Recently, a federal district court in Florida held that the Chapter 558 process is not a “suit” under a commercial general liability policy and the insurer had no obligation to defend the insured during this process. Under Chapter 558 of the Florida Statutes, before a lawsuit can be commenced concerning construction defects, the claimant must provide notice of the claim to the contractor and provide the contractor with an opportunity to resolve the claim (often referred to as the “558 process”).
This process can be expensive as it may require the hiring of counsel and experts and entail property inspections. Normally, a contractor will send the 558 Notice to its insurer and request the insurer hire counsel to protect the contractor’s interests. In most cases, the insurers will abide. Unfortunately for one contractor, its insurer denied to do so.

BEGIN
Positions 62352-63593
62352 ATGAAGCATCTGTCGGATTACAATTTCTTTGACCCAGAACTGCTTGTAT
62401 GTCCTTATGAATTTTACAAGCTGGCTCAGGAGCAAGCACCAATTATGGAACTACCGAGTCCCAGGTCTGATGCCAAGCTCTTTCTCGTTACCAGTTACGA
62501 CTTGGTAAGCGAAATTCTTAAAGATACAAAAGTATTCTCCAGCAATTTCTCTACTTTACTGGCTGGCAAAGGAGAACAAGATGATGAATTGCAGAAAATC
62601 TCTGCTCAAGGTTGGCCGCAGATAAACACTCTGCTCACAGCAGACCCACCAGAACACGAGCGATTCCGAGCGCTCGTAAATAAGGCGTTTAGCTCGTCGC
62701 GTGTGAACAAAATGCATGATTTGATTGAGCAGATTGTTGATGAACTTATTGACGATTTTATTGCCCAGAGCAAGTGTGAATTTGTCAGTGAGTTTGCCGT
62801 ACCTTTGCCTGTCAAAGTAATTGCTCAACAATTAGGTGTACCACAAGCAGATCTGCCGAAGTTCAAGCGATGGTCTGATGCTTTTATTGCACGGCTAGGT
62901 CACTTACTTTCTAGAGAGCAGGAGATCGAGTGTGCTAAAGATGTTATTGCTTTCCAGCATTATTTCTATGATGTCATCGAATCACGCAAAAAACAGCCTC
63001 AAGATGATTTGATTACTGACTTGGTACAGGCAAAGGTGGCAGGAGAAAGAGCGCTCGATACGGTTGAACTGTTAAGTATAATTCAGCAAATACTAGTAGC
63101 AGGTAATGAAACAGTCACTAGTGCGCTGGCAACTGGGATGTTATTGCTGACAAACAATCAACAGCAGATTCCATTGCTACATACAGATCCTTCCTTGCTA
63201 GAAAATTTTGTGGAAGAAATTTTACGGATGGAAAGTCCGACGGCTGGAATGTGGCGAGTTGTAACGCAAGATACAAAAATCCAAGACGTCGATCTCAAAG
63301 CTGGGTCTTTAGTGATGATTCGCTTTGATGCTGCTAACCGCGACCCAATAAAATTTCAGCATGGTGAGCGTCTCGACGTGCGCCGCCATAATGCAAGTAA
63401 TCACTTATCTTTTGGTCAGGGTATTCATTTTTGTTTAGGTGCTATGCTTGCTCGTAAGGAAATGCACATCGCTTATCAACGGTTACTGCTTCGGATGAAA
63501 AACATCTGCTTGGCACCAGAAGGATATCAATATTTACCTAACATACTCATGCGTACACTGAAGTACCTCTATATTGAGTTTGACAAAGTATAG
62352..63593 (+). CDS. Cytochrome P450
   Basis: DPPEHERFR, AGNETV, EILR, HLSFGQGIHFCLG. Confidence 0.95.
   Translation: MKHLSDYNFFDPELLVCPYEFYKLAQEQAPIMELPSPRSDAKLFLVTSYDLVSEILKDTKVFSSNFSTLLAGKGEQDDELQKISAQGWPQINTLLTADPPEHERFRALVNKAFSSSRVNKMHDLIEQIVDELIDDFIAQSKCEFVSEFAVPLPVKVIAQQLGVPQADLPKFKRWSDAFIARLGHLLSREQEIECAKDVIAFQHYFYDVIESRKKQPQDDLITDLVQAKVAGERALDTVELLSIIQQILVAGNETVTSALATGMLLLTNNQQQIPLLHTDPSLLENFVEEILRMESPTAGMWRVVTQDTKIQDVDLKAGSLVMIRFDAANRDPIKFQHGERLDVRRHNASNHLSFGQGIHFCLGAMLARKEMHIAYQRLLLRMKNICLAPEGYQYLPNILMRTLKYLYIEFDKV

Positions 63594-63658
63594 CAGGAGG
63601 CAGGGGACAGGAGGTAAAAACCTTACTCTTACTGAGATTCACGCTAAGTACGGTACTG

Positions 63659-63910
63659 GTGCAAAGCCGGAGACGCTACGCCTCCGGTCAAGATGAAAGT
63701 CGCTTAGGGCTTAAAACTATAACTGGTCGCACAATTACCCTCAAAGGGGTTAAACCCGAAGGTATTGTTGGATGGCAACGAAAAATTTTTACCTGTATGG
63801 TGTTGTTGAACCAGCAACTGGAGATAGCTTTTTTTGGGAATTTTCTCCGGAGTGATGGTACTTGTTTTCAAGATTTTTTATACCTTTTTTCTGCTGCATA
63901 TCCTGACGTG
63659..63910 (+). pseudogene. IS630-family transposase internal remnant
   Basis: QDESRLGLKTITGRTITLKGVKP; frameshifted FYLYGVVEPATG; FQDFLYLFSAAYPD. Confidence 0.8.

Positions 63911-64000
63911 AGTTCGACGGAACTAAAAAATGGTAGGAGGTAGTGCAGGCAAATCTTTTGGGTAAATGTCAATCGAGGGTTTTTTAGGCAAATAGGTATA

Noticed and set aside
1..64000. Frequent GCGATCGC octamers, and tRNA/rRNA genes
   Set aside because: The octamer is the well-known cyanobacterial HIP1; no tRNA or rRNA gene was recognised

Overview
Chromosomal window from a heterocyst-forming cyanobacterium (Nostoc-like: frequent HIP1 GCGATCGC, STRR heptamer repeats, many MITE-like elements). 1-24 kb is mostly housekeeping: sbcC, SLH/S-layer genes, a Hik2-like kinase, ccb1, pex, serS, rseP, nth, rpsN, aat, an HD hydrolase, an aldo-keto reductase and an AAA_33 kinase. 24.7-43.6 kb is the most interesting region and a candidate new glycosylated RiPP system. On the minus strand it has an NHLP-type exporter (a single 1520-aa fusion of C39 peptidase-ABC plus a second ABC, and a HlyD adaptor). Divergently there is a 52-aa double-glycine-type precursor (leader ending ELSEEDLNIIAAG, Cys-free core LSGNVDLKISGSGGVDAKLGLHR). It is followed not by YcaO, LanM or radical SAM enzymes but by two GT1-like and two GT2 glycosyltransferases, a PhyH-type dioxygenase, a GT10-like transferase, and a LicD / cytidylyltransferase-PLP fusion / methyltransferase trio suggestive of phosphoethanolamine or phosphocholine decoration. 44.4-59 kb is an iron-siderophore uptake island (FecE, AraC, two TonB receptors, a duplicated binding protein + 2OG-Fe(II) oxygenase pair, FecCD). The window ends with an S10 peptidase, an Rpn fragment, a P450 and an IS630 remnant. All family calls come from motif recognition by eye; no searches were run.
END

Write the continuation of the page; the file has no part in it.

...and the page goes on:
In Altman Contractors, Inc. v. Crum & Forster Specialty Insurance Company, Altman Contractors, Inc. (“Altman”) was served with a Chapter 558 Notice of Claim regarding the construction of a high-rise residential condominium. Altman forward the Notice to its insurer, Crum & Forster, and demanded that Crum & Forster defend and indemnify Altman during the process. Crum & Forster denied that it had a duty to defend Altman because the matter was not in “suit.” Altman filed suit against Crum & Forster for breach of contract as well as for a declaration determining whether Crum & Forster owed Altman a duty to defend the 558 process. Both Altman and Crum & Forster filed motions for summary judgment on these issues.